Farron: Well, no. I’m sorry. Continue.
Matthew: With someone like Donald Trump, I think this is more frightening than it would be in normal circumstances because Trump is someone that we know spends a lot of time watching cable news. We know that he’s someone who has very, very thin skin regarding how he’s portrayed by the media. Basically, what you’re doing here is, the press is giving the President a lot of plaudits, and the President is going to learn that this is what it takes. Military strikes are what it takes to win the media’s approval. I think that that’s going to put us in a situation where he’s going to do more of it.
Farron: I think what’s really interesting about that is that the media doesn’t even understand how much they’re feeding into his ego right now because I believe it was the Monday after the strikes, we saw he made this decision, he’s going to send warships over to North Korea. Tuesday morning, he’s tweeting out, ‘If China’s not gonna help with North Korea, then, fine. We’re gonna go, and we’re gonna do it ourselves. USA.’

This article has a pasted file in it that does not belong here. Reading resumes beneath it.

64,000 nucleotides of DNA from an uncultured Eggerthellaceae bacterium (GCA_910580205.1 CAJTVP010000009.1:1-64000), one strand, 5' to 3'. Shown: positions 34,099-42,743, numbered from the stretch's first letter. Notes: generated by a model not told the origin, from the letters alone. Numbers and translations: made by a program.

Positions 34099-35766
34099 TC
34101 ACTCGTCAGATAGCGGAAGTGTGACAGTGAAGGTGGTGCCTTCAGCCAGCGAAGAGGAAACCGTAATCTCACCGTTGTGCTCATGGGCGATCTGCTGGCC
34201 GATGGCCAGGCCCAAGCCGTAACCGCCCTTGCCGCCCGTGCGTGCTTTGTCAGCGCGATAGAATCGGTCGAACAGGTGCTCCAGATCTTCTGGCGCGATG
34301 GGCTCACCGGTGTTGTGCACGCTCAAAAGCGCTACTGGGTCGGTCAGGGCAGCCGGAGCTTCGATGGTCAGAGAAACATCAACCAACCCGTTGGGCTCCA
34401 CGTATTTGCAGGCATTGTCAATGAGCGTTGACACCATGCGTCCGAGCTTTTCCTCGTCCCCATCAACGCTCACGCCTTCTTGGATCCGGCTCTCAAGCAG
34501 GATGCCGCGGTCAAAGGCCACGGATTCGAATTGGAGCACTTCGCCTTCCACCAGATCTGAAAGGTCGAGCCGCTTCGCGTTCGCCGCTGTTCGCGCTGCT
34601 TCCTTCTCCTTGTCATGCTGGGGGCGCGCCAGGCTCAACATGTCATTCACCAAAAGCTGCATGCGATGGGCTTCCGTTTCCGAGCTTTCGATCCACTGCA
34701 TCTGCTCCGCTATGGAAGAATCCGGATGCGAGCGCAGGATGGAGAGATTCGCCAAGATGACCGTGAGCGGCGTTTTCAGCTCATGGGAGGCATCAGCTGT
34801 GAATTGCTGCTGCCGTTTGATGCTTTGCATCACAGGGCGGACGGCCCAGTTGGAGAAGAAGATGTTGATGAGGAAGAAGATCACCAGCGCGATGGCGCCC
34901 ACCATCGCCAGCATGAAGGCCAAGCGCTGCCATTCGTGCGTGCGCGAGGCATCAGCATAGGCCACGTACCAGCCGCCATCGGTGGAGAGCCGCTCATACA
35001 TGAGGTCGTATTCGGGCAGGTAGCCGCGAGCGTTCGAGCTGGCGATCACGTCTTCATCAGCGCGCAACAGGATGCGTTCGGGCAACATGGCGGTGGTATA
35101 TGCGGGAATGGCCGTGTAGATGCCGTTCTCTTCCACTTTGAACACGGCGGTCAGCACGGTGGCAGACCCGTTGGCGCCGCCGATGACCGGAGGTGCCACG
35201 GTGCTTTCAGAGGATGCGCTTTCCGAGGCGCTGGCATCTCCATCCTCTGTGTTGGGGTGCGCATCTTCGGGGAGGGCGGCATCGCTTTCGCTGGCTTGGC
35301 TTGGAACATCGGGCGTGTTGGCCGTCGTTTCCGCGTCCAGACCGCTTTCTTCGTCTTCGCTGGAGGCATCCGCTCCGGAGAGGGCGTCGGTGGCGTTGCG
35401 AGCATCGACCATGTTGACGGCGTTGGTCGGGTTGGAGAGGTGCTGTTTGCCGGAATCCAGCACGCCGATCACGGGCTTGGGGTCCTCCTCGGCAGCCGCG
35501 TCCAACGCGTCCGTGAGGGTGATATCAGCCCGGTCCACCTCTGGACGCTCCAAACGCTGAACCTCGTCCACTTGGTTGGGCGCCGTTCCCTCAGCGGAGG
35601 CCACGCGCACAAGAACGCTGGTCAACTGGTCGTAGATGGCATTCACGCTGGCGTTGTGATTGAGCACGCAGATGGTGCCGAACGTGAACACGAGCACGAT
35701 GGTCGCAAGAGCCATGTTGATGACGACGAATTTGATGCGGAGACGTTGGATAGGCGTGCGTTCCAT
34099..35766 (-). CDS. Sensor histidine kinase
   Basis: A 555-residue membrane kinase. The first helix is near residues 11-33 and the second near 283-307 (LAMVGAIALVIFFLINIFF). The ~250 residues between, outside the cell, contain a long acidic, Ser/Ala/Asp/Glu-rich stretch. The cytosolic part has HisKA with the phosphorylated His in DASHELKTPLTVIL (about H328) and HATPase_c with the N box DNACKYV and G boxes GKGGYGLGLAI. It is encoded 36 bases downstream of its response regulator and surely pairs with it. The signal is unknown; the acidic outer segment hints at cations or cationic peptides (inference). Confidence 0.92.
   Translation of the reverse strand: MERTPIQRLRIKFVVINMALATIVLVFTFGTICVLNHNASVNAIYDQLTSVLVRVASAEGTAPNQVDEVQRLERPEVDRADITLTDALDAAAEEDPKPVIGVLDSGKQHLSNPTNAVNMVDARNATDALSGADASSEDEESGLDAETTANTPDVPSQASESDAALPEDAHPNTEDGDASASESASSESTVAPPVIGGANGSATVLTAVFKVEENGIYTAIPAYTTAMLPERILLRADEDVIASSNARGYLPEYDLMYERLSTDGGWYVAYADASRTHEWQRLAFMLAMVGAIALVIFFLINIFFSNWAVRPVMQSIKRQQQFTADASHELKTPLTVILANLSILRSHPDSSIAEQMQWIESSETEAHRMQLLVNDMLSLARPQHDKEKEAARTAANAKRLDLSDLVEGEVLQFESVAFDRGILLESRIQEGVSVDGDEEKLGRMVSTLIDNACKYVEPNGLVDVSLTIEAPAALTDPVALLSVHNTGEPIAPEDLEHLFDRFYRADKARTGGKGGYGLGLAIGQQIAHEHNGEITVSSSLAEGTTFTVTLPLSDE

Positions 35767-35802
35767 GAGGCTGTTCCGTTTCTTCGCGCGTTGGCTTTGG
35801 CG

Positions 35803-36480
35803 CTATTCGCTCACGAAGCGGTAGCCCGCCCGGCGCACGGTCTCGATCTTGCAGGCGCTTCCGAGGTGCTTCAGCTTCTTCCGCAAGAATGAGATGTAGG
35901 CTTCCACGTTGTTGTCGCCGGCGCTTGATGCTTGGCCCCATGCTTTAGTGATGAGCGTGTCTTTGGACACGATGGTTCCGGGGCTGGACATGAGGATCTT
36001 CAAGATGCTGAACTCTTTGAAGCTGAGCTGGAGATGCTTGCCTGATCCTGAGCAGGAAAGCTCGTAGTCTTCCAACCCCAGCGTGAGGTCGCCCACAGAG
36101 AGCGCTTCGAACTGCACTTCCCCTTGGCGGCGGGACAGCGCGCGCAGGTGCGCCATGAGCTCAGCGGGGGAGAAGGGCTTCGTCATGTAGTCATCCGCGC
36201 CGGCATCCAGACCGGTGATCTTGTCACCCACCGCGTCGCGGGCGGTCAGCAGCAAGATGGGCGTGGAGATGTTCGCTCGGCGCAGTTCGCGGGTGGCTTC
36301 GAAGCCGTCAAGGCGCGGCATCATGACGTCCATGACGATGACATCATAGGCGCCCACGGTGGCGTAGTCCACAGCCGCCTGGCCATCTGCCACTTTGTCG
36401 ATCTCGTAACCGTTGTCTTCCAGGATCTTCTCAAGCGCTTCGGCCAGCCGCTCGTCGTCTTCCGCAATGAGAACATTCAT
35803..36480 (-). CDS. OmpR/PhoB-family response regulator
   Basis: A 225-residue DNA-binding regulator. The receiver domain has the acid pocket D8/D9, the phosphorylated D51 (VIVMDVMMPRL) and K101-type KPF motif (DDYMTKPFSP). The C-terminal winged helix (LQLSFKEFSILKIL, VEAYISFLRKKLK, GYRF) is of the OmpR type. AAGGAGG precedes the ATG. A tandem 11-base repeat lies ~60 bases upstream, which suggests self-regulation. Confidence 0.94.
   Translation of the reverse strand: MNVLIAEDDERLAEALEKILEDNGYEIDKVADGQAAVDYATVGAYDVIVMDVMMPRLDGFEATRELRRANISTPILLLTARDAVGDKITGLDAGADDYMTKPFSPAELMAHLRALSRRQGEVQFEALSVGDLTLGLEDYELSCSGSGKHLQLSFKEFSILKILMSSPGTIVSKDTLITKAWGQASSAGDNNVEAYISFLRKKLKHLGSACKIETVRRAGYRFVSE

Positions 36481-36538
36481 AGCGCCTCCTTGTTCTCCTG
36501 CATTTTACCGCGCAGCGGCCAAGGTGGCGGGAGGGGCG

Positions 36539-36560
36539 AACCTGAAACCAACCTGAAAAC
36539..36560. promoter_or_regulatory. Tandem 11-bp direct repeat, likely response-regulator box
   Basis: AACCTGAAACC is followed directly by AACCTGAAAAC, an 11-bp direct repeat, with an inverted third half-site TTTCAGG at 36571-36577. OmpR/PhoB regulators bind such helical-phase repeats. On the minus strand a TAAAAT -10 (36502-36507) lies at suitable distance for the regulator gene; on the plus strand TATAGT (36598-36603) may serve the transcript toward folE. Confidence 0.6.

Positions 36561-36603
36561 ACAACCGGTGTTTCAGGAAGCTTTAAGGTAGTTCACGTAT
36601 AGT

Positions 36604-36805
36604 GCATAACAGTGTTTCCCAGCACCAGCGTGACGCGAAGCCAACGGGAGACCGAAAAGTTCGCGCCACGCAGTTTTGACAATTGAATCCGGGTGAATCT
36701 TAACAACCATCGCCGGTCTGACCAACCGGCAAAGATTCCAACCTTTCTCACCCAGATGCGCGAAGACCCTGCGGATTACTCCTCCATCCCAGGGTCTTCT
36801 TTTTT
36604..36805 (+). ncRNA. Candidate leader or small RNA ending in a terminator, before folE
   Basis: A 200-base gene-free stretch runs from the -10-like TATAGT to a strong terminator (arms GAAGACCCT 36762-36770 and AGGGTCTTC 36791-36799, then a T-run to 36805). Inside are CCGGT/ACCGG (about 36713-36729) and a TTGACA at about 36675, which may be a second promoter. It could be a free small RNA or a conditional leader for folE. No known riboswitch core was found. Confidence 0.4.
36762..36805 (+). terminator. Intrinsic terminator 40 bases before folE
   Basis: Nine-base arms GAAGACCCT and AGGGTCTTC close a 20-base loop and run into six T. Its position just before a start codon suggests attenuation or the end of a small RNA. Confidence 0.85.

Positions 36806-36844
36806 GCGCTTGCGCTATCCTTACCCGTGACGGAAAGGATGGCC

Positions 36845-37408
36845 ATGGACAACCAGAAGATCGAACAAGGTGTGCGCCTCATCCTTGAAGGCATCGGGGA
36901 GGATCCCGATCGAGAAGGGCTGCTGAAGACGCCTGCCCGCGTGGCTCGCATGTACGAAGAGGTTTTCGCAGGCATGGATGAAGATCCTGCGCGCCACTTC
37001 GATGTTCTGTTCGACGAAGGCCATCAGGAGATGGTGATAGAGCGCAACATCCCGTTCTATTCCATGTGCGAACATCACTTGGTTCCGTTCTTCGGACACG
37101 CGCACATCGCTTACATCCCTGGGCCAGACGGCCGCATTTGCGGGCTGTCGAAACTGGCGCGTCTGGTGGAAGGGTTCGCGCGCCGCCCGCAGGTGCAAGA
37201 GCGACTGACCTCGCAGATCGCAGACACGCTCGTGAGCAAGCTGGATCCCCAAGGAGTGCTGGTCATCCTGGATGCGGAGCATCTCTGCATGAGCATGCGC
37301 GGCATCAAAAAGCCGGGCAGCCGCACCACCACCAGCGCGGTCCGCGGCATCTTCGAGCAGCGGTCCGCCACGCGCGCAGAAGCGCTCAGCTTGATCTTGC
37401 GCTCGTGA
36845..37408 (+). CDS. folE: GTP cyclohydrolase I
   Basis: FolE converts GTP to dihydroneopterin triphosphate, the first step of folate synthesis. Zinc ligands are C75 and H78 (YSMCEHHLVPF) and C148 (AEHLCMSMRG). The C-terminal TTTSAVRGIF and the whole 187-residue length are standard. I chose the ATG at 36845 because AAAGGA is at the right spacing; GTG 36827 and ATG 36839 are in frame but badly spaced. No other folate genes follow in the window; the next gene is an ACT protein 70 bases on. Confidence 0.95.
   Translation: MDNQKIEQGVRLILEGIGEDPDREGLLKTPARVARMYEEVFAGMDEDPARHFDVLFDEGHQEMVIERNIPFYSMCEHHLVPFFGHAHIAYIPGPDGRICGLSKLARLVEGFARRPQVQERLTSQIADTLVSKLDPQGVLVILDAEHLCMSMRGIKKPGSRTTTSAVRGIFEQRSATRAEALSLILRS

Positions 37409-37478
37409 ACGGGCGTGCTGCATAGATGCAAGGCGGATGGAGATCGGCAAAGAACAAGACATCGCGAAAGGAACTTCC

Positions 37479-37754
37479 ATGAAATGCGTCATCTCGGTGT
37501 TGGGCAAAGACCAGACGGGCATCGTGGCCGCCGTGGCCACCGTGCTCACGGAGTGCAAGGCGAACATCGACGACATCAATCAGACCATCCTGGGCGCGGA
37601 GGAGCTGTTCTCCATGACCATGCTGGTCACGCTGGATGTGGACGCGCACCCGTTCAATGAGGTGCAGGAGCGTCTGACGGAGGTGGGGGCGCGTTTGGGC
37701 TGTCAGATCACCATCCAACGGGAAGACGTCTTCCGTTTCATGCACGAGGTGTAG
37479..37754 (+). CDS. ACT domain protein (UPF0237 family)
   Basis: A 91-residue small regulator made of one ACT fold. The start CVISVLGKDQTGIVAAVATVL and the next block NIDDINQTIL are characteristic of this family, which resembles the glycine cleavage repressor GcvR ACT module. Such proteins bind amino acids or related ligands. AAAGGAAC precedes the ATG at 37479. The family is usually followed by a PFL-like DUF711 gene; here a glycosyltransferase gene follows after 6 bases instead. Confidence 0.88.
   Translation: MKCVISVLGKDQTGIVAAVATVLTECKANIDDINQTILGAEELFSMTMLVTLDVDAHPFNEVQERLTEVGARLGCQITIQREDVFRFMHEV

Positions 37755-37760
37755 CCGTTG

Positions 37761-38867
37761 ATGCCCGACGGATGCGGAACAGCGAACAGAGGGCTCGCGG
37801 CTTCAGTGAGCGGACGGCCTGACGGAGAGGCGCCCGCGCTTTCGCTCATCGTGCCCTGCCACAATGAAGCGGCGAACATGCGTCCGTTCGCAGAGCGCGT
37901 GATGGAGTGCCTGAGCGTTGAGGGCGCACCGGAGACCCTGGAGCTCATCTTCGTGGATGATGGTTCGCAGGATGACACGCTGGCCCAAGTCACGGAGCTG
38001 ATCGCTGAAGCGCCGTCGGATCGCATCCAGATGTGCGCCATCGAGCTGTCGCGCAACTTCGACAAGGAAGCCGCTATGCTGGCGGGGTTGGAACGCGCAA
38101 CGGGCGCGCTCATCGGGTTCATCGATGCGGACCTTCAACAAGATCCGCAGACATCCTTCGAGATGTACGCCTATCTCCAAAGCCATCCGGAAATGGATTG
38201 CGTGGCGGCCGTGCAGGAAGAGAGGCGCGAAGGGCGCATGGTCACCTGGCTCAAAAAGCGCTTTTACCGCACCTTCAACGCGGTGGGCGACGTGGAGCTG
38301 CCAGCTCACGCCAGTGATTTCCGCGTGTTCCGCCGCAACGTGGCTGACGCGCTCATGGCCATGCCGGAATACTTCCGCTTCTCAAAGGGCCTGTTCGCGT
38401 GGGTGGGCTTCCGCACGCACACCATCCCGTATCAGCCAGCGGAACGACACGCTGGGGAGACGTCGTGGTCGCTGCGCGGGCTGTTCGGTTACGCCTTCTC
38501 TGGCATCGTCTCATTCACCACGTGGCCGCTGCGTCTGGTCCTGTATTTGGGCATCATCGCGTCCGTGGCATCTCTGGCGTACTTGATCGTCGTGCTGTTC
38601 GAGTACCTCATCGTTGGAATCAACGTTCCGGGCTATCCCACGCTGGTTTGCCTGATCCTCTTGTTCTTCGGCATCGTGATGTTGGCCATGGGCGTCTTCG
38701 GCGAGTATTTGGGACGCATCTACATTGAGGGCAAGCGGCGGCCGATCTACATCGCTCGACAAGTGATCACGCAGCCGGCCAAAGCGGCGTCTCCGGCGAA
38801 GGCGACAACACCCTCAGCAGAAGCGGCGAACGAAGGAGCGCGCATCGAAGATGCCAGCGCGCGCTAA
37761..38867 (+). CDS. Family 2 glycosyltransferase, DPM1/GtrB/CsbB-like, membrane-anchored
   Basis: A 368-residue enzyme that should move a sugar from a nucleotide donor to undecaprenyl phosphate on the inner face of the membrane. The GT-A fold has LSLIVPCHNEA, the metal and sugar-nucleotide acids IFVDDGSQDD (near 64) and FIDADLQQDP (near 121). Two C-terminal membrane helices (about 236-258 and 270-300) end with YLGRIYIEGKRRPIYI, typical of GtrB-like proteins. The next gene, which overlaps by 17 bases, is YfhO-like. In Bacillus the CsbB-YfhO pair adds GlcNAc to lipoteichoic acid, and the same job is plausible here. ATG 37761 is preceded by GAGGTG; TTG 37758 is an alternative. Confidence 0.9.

He saw the media’s response to this, how much they lavished him with this praise, saying he’s presidential, he’s responsible, he did the right thing. Now, this egomaniac says, ‘Okay. Well, look. I’m gonna go do it again, but this time, I’m gonna do it in a much more dangerous country, and I’m still gonna keep the heat over here on Syria, and let’s see how the media plays into this.’
It’s because of this praise that he’s gotten, that now, he’s trying to escalate things over, with North Korea. This is really getting out of control at this point. The press doesn’t understand that they’re the ones feeding this, or conversely, they don’t care that they’re the ones feeding this because it’s good for ratings.
Matthew: I think the level of danger … I don’t think you can underestimate how much this is going to get ratcheted up going forward. We had this very, for all intents and purposes, small strike in Syria. It’s 59 Tomahawk missiles. It knocked the airfield out of being able to function for a few hours, and then they were, later the same day, they were back and sending planes back out, again, presumably to kill more people.